-PH: Why horror? When did you begin to become a fan of horror, and did you ever think you would be writing horror?

-James: I’ve been a fan of horror for as long ass I can recall. When I was 6 my mom gave me her old comic book collection which consisted mostly of Marvel superhero fare and DC titles like House of Mystery, Swamp Thing (during Alan Moores run), Sandman, and such. Not many guys will say their mother got them into comic books on purpose, but she knew I loved to read and had a hell of a collection. She was still reading comics right up until she passed away. As far as film goes the first movie I remember seeing and thinking “this is amazing” was Dan O’ Bannons ‘Return of the Living Dead, which is still my all time favorite film to this day.

As for why I honestly think Horror, and science-fiction, are the two genres where you can tell any kind of story you want with any sort of interesting backdrop you can think of. The possibilities are limitless. Superhero films, which in the last few years have become their own genre are the same only the studios and producers are just now finally realizing that. A perfect example is ‘Captain America: The Winter Soldier”, thats not a superhero film at all. Its a cynical post-Watergate 70’s style conspiracy thriller starring Captain America. Hell, they got Robert Redford to be in that one, a clearly deliberate nod to ‘All The Presidents Men’ and ‘3 Days of the Condor’.

-PH: Here’s your chance to promote anything we haven’t talk about. Let us know something more about your book, film experience, future works, or anything else you would like to mention.

-James: Well, there are two different sequels being worked on right now. One is a direct sequel to ‘The Liberian Incident’ taking place maybe 4-6 months later. The other book is a quasi-sequel-quasi-prequel. Its a collection of short stories set in the same world, with a few of the stories involving characters from the first book, but mostly original characters and situations. At least one entire chapter/story is based on a throw away gag from the first book about the Team fighting a group of stereo-typically punk-rock-Lost-Boys-Wannabe-vampires (whoever was in charge of the pack must have made them watch that film every day and said we should dress like that!). and one of the undead bears an uncanny resemblance to actor James Dean but they never get to ask since they were fighting for their lives. So one chapter in the anthology is devoted to answering the question of the ultimate fate of a Hollywood legend. Did he die tragically in his car ‘Little Bastard’ or did he somehow end up as a member of the undead, only to be burned to death on the Santa Monica pier just before daybreak by a foul mouthed alcoholic Jewish magician. I thought it would be a fun little background detail to explore.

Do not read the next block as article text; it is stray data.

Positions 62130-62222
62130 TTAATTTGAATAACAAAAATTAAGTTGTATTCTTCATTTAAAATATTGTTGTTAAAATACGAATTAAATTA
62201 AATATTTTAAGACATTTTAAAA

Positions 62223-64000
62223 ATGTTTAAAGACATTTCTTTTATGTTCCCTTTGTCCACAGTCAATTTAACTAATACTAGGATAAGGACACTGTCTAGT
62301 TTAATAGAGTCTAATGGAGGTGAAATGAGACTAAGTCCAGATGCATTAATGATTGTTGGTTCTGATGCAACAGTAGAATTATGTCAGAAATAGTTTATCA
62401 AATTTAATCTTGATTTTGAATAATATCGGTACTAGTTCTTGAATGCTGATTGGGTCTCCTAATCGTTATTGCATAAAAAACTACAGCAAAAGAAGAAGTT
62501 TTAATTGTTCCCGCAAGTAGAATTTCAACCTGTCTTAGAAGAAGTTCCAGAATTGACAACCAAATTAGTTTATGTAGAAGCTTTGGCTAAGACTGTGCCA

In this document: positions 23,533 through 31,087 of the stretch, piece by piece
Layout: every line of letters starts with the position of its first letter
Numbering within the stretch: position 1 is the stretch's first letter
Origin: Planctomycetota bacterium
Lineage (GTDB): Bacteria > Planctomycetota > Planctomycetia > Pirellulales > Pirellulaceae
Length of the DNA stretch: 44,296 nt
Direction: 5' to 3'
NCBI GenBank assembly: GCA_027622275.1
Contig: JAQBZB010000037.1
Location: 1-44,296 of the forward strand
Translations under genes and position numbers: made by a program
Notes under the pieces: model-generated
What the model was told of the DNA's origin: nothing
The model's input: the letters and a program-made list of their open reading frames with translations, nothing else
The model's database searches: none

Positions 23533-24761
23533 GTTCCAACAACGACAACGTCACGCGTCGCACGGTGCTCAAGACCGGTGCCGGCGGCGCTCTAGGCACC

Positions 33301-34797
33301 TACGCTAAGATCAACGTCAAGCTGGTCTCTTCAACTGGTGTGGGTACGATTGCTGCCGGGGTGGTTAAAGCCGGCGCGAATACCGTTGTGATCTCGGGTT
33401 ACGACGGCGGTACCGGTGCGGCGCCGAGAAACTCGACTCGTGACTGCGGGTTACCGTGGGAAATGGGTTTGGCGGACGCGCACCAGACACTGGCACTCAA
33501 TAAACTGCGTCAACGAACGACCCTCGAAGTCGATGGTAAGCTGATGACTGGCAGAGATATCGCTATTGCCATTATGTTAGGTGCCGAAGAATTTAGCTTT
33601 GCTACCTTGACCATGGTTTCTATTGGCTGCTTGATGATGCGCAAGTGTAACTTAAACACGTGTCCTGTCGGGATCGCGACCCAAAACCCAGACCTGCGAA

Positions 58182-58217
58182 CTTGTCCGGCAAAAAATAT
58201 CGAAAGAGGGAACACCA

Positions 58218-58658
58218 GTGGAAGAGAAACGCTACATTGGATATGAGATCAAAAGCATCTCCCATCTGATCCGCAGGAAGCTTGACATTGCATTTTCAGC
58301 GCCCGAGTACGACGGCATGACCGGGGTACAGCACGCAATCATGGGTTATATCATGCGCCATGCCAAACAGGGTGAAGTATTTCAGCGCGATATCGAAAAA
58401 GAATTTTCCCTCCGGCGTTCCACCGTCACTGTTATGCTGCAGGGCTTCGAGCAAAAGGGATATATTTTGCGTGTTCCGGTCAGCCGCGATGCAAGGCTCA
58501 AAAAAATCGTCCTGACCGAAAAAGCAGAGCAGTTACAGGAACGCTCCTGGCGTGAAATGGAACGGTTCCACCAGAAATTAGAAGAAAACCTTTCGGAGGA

As for my film experience its more extensive than IMDB would have you believe (PBS doesn’t post 80% of their projects on there, and that’s who I worked for the longest), and no matter how well the books do, film is not something I ever plan to abandon. You never forget you first love.

My future works will be continuing this series, as well as more creative non-fiction based on my experiences in Mexico. Is it inappropriate to plug my Patreon or PayPal accounts here? As despite the books critical success I’m still poor as hell. So, at the very least plug the first in the series which is not available as both an ebook and a fancy paperback, which I will happily sign for anyone. If you buy me a drink I’ll write whatever the hell you want in there. About how we were separated at birth at it was a true miracle to be reunited or how you have always been an inspiration to me, whatever your name is. There is little I won’t do for free booze.

Also, the cover of the book is painted in full by the very talented Sarah Botta. The short story anthology I mentioned will also be a collaborative effort with several artists, both well known and new, with each story (10, if it all works out) having an original piece in it based on a particular story. With Sarah Botta taking the cover art duties again, with any luck. The non-cigar-chomping Jack Kirby to my alcoholic Stan Lee, only she is a lot cuter than Jack Kirby (its true, I think her husband said that during their vows that he promised to love and honor her even if she slowly became the spitting image of comics legend Jack Kirby, he’s a romantic like that).

Twitter: @from_field
Amazon (ebook & paperback):
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Instagram: @dispatches_from_the_field


We would like to thank James for taking the time to answer our questions. Please check out his new book, which as we mentioned is getting nothing but great reviews. Also don’t forget to support him on social media and his Amazon page!